Surface integrals are used for computations of

- surface area;
- volume of a solid enclosed by a surface.

Consider these applications in more details.

### Surface Area

Suppose \(S\) be a smooth piecewise surface. The area of the surface is given by the integral

\[A = \iint\limits_S {dS} .\]

If the surface \(S\) is parameterized by the vector

\[

{\mathbf{r}\left( {u,v} \right) }

= {x\left( {u,v} \right)\mathbf{i} }+{ y\left( {u,v} \right)\mathbf{j} }+{ z\left( {u,v} \right)\mathbf{k},}

\]

then the surface area is

\[{A \text{ = }}\kern0pt{ \iint\limits_{D\left( {u,v} \right)} {\left| {\frac{{\partial \mathbf{r}}}{{\partial u}} \times \frac{{\partial \mathbf{r}}}{{\partial v}}} \right|dudv}},\]

where \({D\left( {u,v} \right)}\) is the domain where the surface is defined.where \({D\left( {u,v} \right)}\) is the domain where the surface is defined.

If \(S\) is given explicitly by the function \({z\left( {x,y} \right)},\) the surface area is

\[{A \text{ = }}\kern0pt{ \iint\limits_{D\left( {x,y} \right)} {\sqrt {1 + {{\left( {\frac{{\partial z}}{{\partial x}}} \right)}^2} + {{\left( {\frac{{\partial z}}{{\partial y}}} \right)}^2}} dxdy}}\]

where \({D\left( {x,y} \right)}\) is the projection of the surface \(S\) onto the \(xy\)-plane.

### Volume of a Solid Bounded by a Closed Surface

Suppose that a solid is bounded by a smooth closed surface \(S.\) Then the volume of the solid is given by

\[{V \text{ = }}\kern0pt{ \frac{1}{3}\Big| {\iint\limits_S {xdydz + ydxdz + zdxdy} } \Big|.}\]

## Solved Problems

Click a problem to see the solution.

### Example 1

Compute the surface area of the portion of the paraboloid \(z =\) \(25 – {x^2} – {y^2}\) lying above the \(xy\)-plane.### Example 2

Find the area of a hemisphere of radius \(R.\)### Example 3

Compute the surface area of the torus with equation \({z^2} + {\left( {r – b} \right)^2} \) \(= {a^2}\) \(\left( {0 \le a \le b} \right)\) in cylindrical coordinates.### Example 4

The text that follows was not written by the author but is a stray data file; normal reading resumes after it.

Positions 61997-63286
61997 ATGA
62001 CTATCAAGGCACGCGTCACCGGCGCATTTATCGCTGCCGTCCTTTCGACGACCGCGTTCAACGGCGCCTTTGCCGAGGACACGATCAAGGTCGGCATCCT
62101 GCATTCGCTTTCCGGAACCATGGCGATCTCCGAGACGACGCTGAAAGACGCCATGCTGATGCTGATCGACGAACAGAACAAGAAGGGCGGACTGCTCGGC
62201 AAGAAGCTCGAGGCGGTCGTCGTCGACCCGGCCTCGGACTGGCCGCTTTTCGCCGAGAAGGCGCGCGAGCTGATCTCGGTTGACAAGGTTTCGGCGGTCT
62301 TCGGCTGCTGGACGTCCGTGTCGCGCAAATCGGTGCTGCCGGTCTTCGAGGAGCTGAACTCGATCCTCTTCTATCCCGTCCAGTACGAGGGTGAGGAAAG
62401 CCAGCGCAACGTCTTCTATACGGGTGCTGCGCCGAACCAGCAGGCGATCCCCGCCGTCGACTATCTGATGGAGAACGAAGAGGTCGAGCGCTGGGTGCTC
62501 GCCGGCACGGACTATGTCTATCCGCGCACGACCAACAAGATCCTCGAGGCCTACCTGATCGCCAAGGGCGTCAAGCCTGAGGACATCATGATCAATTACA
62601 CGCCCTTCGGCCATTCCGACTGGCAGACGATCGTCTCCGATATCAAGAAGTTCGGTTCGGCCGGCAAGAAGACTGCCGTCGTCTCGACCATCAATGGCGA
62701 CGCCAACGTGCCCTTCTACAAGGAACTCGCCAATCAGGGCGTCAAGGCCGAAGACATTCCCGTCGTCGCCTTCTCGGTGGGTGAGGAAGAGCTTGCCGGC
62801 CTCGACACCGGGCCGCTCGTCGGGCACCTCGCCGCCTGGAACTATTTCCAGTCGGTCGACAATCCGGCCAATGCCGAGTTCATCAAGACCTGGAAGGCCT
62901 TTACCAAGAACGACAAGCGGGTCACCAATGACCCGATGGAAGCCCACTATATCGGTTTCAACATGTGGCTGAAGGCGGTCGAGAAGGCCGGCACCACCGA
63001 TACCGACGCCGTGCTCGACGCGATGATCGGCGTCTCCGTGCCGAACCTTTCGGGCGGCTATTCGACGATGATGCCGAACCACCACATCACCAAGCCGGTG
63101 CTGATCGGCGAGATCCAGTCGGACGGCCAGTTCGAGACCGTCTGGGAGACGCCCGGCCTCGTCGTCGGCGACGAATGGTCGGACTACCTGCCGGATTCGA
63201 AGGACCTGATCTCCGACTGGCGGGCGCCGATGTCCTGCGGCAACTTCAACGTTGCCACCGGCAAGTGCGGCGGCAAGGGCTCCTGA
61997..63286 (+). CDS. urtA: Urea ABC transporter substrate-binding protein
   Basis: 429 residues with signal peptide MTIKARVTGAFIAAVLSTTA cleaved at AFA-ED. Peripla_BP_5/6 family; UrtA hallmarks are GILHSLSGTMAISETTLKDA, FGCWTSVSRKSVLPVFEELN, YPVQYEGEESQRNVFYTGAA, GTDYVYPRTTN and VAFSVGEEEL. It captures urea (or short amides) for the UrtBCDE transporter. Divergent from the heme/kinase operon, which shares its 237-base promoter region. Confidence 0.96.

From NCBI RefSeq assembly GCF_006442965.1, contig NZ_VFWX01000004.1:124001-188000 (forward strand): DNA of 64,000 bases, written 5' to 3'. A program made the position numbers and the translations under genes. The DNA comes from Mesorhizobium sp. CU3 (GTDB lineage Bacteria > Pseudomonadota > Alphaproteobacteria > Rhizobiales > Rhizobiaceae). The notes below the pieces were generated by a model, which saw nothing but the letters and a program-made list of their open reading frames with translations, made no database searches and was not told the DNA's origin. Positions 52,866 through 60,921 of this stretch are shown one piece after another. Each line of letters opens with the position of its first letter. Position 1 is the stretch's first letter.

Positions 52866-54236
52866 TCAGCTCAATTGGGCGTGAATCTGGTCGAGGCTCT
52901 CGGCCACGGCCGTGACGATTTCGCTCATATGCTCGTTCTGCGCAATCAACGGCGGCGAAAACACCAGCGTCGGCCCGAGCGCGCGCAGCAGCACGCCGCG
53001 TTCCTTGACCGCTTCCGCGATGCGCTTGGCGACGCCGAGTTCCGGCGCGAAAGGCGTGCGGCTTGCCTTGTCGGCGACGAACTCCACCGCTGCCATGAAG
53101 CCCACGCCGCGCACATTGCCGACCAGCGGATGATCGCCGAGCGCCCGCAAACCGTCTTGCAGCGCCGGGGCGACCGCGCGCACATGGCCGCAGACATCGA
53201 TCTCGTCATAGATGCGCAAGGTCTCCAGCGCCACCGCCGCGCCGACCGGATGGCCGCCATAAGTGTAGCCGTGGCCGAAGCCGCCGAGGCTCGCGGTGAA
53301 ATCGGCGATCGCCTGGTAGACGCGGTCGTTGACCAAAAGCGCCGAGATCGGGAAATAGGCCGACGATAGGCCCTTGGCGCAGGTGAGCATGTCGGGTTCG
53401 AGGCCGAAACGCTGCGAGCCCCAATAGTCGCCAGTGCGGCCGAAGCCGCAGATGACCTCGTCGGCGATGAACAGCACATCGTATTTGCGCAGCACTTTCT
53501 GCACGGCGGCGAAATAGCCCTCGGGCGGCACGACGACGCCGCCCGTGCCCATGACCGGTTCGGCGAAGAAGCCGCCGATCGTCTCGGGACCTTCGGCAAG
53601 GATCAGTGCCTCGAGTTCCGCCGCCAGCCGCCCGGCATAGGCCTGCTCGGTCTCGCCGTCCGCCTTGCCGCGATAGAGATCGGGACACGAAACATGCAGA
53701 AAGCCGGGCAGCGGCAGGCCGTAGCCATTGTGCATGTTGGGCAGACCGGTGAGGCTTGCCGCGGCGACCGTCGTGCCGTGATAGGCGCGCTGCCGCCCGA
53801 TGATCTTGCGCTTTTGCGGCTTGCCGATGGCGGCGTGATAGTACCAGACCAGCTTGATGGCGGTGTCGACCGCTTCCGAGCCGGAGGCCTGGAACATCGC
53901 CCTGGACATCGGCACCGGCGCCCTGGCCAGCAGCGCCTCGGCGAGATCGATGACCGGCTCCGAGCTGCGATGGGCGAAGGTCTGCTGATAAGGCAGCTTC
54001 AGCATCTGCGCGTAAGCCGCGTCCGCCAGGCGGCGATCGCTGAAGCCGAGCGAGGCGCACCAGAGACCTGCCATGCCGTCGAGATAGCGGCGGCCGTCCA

Find the volume of the ellipsoid \({\large\frac{{{x^2}}}{{{a^2}}}\normalsize} + {\large\frac{{{y^2}}}{{{b^2}}}\normalsize} \) \(+ {\large\frac{{{z^2}}}{{{c^2}}}\normalsize} \) \(= 1.\)### Example 1.

Compute the surface area of the portion of the paraboloid \(z =\) \(25 – {x^2} – {y^2}\) lying above the \(xy\)-plane.Solution.

The surface area is given by

\[

{A = \iint\limits_S {dS} \text{ = }}\kern0pt

{\iint\limits_{D\left( {x,y} \right)} {\sqrt {1 + {{\left( {\frac{{\partial z}}{{\partial x}}} \right)}^2} + {{\left( {\frac{{\partial z}}{{\partial y}}} \right)}^2}} dxdy} }

\]

Here we have

\[

{{\frac{{\partial z}}{{\partial x}}} = {\frac{{ – x}}{{\sqrt {25 – {x^2} – {y^2}} }}},\;\;\;}\kern0pt

{{\frac{{\partial z}}{{\partial y}}} = {\frac{{ – y}}{{\sqrt {25 – {x^2} – {y^2}} }}}}.

\]

Consequently,

\[

{A \text{ = }}\kern0pt

{\iint\limits_{D\left( {x,y} \right)} {\frac{{5dxdy}}{{\sqrt {25 – {x^2} – {y^2}} }}} .}

\]

By changing to polar coordinates, we have

\[

{A = \int\limits_0^{2\pi } {d\varphi } \int\limits_0^5 {\frac{{5rdr}}{{\sqrt {25 – {r^2}} }}} }

= {10\pi \int\limits_0^5 {\frac{{rdr}}{{\sqrt {25 – {r^2}} }}} }

= { – 5\pi \int\limits_0^5 {\frac{{d\left( {25 – {r^2}} \right)}}{{\sqrt {25 – {r^2}} }}} }

= { – 5\pi \left[ {\left. {\left( {\frac{{\sqrt {25 – {r^2}} }}{{\frac{1}{2}}}} \right)} \right|_0^5} \right] }

= {50\pi .}

\]